I get the impression that French people in the provinces still love butter – in fact, that might be part of the Parisian anti-butter attitude. Butter: how provincial! The Parisian is soooo much more sophisticated than that, and he is, like, an expert on sushi and healthy stuff like that. Because sushi, it’s light, it’s not like that heavy, provincial French food. Bah.

  5. JB
    JB says:

    tout ca c’est vrai, les francais sont tellement attaches a manger ‘la bonne cuisine’.. sinon, tout est gros.. “Oh la la! Je ne mange pas… parce que ca fait grossier”:) et bien..
    le beurre sale est super bon et le caramel a la fleur de sel – il me manque..

  6. Stefanie
    Stefanie says:

    So I didn’t think that it was that obscene, I use it to cook with everyday…and then I realized I wrote gallons and not liters. That does kind of make a difference….I will be proof reading what I write from now. So, um, yay olive oil! :-)

  7. Amanda
    Amanda says:

    I am still dreaming of those bowls of mashed potatoes from La Table. They must have had tons of butter and cream and we just kept eating them. I do like olive oil and balsamic on most things too-especially chicken and spinach pizza with goat cheese. Yum.

  8. Olivier Magny
    Olivier Magny says:

    AP… A dire vrai, les provinciaux sont généralement plus sensés.
    JB… Ahhhh, le caramel au beurre salé… tellement bon!
    Stefanie… Yeah cause three gallons, it’s like: how do you even handle pouring?!! Truth be told, I also love to say the word obscene in English!
    Martine… Je ne connais ni Glasgow ni ses spécialités! Mais merci du tuyau – j’essaierai (en petit quantité, donc…).
    Amanda… Robuchon is famous for his purée. Isn’t it cool to be famous worldwide for your purée de pommes de terre? Like people fly over oceans to taste it!
    Marcelle… American county fairs… sounds like a lot of beer?!! For the records, maybe I’m wrong, but I’d say that most Le Monde journalists don’t hang in America too much…
    Jacques… I know right… call that a reminiscence of the time I’ve lost en province!!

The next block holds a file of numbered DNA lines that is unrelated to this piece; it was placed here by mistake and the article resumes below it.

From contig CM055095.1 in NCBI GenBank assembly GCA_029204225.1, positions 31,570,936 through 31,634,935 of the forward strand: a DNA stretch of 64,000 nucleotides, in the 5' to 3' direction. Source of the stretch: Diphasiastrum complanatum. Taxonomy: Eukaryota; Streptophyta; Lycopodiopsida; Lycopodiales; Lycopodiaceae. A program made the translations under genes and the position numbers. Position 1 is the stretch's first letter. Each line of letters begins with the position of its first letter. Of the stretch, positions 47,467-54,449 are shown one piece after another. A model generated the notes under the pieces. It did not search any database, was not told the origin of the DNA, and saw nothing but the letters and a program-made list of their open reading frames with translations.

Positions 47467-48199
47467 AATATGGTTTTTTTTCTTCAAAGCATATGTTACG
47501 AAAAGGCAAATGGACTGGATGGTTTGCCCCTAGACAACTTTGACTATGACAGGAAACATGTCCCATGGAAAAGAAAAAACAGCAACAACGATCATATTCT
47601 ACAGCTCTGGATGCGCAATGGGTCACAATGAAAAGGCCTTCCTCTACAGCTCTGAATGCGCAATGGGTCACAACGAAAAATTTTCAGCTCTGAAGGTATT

9. Jean-François
    Jean-François says:

    “Butter is gross. Parisians can’t deal with butter.” Where did you see that ?
    Sans croissants au beurre, Paris ne serait plus Paris.

  10. Olivier Magny
    Olivier Magny says:

    Martine… moi? Jamais!
    Barbra… Well, that’s very kind thank you!
    Martine… Merci. J’apprécie!!
    Jean-François… so you think I believe no one buys butter anymore in Paris? Speaking of croissants au beurre, I’m off o buy one.

  11. Minette
    Minette says:

    I recently discovered French butter with fleur de sel at Fautway in NYC. I’m really not a huge butter eater but oh French butter is heaven… Thank you, France! :)

  12. Stéphan
    Stéphan says:

    again and again pointing at me…
    no seriously I can’t live without demi sel with one of the most caricatural parisian concept : the baguette.
    huile d’olive is only for salad – hyper bon indeed…
    but being a guy from Normandy, with a south west of France Grande Ecole mind and a Parisian lycée… I feel a bit confused…
    Am I a parisian or not ? Do parisians like me and accept me as one of them ?
    I’ll never know 😉

  13. Polly-Vous Francais
    Polly-Vous Francais says:

    Hi Olivier,

    This has absolutely nothing to do with olive oil. (L’huile d’Olivier, your namesake?)